I’m reversing the schedule this week because this article is done and the other one isn’t. Deal widdit.
Is your deck having a hard time drawing cards? For the most part, card drawing is limited to blue and black, with a little bit sprinkled here and there in other colors. White in particular has a very difficult time drawing cards, and Red tends to have to discard as many cards as they draw (though that’s not necessarily a bad thing). Well, there is help out there, but it can be hard to come by. There aren’t a lot of card advantage cards with brown (or grey) borders, but here is a list of all of them I can find with my pearls of wisdom scattered throughout. Enjoy!
Last time I said I was making a conscious effort not to talk about only blue cards, but this one’s caught my eye after it worked its way into my new Bruna, Light of Alabaster deck. I also happen to think this format suffers from the use of too many tutors, and this card is a tutor, but it’s definitely a tutor with a twist. It’s a strange rare from Scourge called Long-Term Plans.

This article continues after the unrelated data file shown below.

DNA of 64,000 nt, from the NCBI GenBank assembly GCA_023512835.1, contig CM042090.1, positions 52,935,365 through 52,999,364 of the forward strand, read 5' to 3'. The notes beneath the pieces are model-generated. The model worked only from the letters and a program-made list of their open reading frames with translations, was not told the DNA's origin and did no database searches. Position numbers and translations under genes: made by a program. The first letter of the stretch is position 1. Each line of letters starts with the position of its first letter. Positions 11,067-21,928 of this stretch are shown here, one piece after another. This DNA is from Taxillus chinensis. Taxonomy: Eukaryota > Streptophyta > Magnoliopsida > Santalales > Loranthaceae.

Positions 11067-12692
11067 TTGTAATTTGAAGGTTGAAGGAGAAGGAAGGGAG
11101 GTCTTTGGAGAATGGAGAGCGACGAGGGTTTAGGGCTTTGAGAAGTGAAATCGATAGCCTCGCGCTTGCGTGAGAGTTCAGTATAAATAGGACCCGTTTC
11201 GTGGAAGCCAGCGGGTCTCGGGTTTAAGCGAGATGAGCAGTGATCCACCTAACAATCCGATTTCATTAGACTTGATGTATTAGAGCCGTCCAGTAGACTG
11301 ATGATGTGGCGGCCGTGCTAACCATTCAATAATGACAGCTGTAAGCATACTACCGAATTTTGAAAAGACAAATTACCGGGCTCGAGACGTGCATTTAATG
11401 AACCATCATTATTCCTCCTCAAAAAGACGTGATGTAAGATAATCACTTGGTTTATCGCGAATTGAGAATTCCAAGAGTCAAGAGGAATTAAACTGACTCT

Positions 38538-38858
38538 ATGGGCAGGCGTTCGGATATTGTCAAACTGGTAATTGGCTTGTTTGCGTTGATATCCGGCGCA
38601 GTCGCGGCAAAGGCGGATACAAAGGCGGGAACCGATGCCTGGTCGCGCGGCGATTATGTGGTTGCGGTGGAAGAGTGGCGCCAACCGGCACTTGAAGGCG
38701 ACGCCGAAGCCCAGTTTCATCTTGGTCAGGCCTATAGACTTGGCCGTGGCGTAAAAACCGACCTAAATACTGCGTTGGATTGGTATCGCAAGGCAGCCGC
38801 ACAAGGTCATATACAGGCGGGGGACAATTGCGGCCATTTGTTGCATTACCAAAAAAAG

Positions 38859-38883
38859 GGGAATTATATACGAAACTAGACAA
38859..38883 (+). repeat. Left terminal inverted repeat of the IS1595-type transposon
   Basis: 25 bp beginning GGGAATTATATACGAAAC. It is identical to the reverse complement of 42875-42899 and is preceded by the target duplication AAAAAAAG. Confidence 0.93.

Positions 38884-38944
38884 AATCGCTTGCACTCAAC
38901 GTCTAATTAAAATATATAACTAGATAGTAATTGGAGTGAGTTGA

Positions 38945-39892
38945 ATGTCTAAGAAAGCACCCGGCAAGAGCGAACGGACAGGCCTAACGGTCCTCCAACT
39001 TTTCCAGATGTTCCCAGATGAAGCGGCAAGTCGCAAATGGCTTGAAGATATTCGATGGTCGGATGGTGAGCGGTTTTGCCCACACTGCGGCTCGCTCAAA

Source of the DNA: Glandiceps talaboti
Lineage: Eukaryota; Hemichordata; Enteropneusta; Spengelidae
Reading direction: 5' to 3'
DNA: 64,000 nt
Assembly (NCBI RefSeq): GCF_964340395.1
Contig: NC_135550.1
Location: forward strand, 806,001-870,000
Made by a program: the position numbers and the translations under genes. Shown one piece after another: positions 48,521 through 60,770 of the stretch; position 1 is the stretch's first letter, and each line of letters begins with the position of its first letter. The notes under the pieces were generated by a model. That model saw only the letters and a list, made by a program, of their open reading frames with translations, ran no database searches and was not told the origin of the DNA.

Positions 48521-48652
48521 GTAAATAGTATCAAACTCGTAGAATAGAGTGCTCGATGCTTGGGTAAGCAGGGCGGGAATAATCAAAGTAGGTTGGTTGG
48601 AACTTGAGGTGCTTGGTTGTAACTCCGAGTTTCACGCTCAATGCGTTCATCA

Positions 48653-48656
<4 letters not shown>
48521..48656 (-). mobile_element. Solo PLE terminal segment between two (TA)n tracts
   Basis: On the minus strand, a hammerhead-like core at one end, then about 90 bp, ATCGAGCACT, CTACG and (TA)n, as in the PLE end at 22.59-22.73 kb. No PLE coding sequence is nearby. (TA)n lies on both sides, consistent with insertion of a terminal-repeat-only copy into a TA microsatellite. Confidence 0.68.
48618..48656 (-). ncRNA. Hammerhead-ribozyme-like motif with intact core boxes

Consistency is the measure of a deck’s ability to draw and play the cards which establish its stranglehold condition(s). There is no Commander deck composed solely of cards which comprise its stranglehold — there are also the support cards which allow the deck to “get there”. The consistency aspect is what underlies the effectiveness of tutors, card drawing and filtering, mana acceleration, and so on. Given the importance of all the categories just mentioned, that they fall under the consistency concept speaks to its necessity.
There are general principles which make a deck more consistent rather than less. A deck which has no way to access a card necessary for its stranglehold condition except hoping that it is one of the cards it sees during the normal luck-based drawing process is simply not consistent. A deck must take reasonable steps so as to increase the likelihood of accessing the cards it needs to win in every game it plays. This is most commonly done through the use of tutors. The second most common way to build consistency is through redundancy. There aren’t very many cards in Magic that have a completely unique function. There are usually numerous ways in which a small subset of cards can interact so as to produce the result necessary for one piece of your particular stranglehold condition. The more “copies” there are of stranglehold conditions, and the more tutors there are to fetch those, the more consistent your deck is in seeing cards it needs to establish your stranglehold.